Auguste Fickert

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Auguste Fickert
Auguste Fickert.jpg
Auguste Fickert, pre 1905
Born(1855-05-25)25 May 1855
Vienna, Austria
Died9 June 1910(1910-06-09) (aged 55)
NationalityAustrian, (Austro-Hungarian Empire)
Other names"Gusti"[1]
Known forFeminist activism

Auguste Fickert (born 25 May 1855, Vienna - died 9 June 1910, Maria Enzersdorf, Austria) was a pioneering Austrian feminist and social reformer. Her politics were on the left wing of Austrian feminism and she allied with proletarian organizations in campaigns around education and legal protection for working-class women.


Fickert was the daughter of Wilhelm Fickert, a Viennese court printer, and his wife Louise. She had a sister, Marianne, and two brothers, Emil and Willy.[1] She attended the Englisher Fraulein convent school from 1869 and then the Lehrerinnen- Bildungsanstalt St Anna, a teacher training college, from which she graduated with honours in 1876.[1]

She began to teach that same year at a girls' school in the Schulegasse of Vienna.[1] Fickert was a teacher for all her professional life. She left the Catholic Church in 1893 and publicly criticized the religious basis of school instruction in Austria at that time. As a result, she endured vitriolic attacks by the clerical (and anti-Semitic) Christian Social Party which continued throughout her life.[1]

Her first public political act was to organize a petition against the disfranchisement of women voters in government elections in Lower Austria which followed a political reorganization in the region in 1889.[1] She collected over 1000 signatures from women protesting at their loss of the right to vote granted in 1862.[2] Nevertheless, the measure went ahead.[2] This began her career as campaigner for universal women's suffrage in Austria. She was also active in campaigns to unionize women civil servants and for better treatment of prostitutes.[2]

Auguste Fickert co-founded the Allgemeiner Österreichischer Frauenverein (General Austrian Women's Association) in 1893.[1] This organization campaigned for the improvement of proletarian women's lives. It was the most radical of the feminist organizations in Austria at that time. She was editor of its publications, the Dokumente der Frauen (Documents of Women) and Neues Frauenleben (New Woman's Life). In 1897 she became the organization's director. She worked closely with a friend Marie Lang but a falling-out and public argument caused her to relinquish her roles in the papers to Lang. Her intransigent nature contributed to this failure to work jointly with other women.[2] Thereafter she was an inspirational figurehead to the women's movement in Austria.[1] In 1902 Fickert started a magazine which she called Neues Frauenleben with Leopoldine Kulka as its editor. Kulka was a historian of literature and the first woman lecturer at the University of Vienna.[3]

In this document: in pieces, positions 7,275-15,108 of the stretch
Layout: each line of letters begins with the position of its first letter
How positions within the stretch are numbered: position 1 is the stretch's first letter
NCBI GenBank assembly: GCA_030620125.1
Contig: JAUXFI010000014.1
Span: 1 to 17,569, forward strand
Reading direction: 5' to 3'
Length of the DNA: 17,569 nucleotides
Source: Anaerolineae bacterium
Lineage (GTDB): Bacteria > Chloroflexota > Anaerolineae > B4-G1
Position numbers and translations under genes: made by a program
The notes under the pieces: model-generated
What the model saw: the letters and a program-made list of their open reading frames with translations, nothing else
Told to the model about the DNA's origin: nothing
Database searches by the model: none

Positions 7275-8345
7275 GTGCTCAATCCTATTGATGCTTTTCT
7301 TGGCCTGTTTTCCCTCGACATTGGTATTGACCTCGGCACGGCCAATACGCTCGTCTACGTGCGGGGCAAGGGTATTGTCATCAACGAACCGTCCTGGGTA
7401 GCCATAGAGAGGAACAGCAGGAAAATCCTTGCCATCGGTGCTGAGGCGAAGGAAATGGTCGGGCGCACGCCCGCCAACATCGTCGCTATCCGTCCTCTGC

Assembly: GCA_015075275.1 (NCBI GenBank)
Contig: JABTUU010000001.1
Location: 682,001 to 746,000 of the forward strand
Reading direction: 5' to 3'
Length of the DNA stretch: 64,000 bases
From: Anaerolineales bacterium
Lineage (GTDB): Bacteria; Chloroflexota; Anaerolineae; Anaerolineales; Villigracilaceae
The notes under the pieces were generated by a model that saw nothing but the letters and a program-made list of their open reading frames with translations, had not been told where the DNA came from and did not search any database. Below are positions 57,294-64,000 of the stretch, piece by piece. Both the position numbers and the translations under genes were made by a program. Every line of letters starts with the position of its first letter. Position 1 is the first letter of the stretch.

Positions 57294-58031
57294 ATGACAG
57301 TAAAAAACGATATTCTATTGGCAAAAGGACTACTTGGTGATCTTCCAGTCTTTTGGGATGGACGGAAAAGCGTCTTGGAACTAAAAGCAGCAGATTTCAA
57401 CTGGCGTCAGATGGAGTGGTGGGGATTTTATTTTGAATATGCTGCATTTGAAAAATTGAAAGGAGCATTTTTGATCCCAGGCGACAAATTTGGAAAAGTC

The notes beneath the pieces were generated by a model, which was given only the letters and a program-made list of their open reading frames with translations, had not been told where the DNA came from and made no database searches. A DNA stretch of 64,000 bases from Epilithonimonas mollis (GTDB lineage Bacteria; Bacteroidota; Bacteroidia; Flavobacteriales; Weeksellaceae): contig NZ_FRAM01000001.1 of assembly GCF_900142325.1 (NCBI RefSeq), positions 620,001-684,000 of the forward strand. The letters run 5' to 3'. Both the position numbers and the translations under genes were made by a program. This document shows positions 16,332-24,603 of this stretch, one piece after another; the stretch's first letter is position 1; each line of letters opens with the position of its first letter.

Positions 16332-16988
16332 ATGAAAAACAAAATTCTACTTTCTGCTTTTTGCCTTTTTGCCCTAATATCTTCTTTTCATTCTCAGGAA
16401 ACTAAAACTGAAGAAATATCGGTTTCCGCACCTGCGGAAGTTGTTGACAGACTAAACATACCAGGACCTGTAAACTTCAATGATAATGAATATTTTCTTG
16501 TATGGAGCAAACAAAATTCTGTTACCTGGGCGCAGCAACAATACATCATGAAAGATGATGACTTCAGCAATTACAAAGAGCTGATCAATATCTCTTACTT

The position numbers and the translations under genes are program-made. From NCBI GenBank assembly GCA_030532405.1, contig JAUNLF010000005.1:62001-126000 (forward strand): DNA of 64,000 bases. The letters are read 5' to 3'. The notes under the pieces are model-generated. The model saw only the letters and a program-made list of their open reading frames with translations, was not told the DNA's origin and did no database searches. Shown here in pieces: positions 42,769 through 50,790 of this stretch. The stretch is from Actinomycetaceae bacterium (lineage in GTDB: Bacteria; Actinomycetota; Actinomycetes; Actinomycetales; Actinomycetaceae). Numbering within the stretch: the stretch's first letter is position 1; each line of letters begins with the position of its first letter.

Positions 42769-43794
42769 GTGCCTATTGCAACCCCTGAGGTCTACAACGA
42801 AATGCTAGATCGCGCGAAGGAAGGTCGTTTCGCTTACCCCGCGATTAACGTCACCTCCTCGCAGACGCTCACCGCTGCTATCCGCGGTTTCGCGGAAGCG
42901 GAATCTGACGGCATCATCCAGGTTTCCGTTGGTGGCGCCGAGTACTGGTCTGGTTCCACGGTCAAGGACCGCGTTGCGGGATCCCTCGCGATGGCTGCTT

Her close companion and friend through her adult life was Ida Baumann, also a teacher, who shared her early steps into political action and remained close to her all her life. Baumann avoided the limelight and did not achieve the fame of Fickert.[1] At the end of her life, Fickert was involved with the Einküchenhaus (one-kitchen house), a housing cooperative for professional women.

In 1910, aged 55, Fickert suffered internal pain attributed to organ failure and died on 9 June at a sanatorium in Maria Ensedorf, Lower Austria. She is buried in the Neustift am Walde cemetery in Vienna.[1]


Statue to Fickert in the Türkenschanzpark, Vienna

In 1929, the sculptor Franz Seifert created a memorial to her. This is now located at the Türkenschanzpark in Währing, Vienna and this includes the inscription: "Full of courage and energy she sacrificed her life to high ideals."

The Fickertgasse, a street in Vienna, was named after her in 1926.


  1. ^ a b c d e f g h i j Biographical Dictionary of Women's Movements and Feminisms..' 2006
  2. ^ a b c d Ariadne web
  3. ^ Rebecca Houze (5 July 2017). "Textiles, Fashion, and Design Reform in Austria-Hungary Before the First World War ": Principles of Dress. Taylor & Francis. pp. 158–. ISBN 978-1-351-54688-1.



  • Weiner Stadt- und Landesbibliothek, Handschiftensammlung, August Flickert: Manuscripts including her diary 1871/72-1910 (124 pp.) and c. 2000 unpublished letters.
  • Flich, Renate. “Der Fall Auguste Flickert-eine Lehrerin macht Schlagzeilen” (The case of Auguste Flickert- A woman teacher makes the headlines). Wiener Geschichtsblatter 45, no. 1 (1990): 1-24.
  • Hacker, Hanna. “Wer gewinnt? Wer verliert? Wer tritt aus dem Schatten? Machtkampfe und Beziehungsstrukturen nach dem Tod der ‘groben Feministin’ August Fickert (1910)” (Who will win? Who will lose? Who steps out of the shadow? Power struggles and relations after the death of the ‘great feminist’ Auguste Fickert, 1910). L’Homme-Zeitschrift fur Feministische Geschichtwsissenschaft 7, no. 1 (1996): 97-106.
  • Anderson, Harriet. Utopian Feminism. Women’s Movements in fin-de-siecle Vienna. New Haven-London: Yale University Press, 1992.
  • Hacker, Hanna. “Zeremonien der Verdrängung: Konfliktmuster in der bürgerlichen Frauenbewegung um 1900” (Ceremonies of suppression: conflict patterns in the bourgeois women’s movement about 1900). In Lisa Fischer and Emil Brix, eds. Die Frauen der Wiener Modern (The women of Viennese modernism). Vienne-Munich: Verlag fur Geschichte und Politik und Oldenbourg Verlag, 1977, 101-109.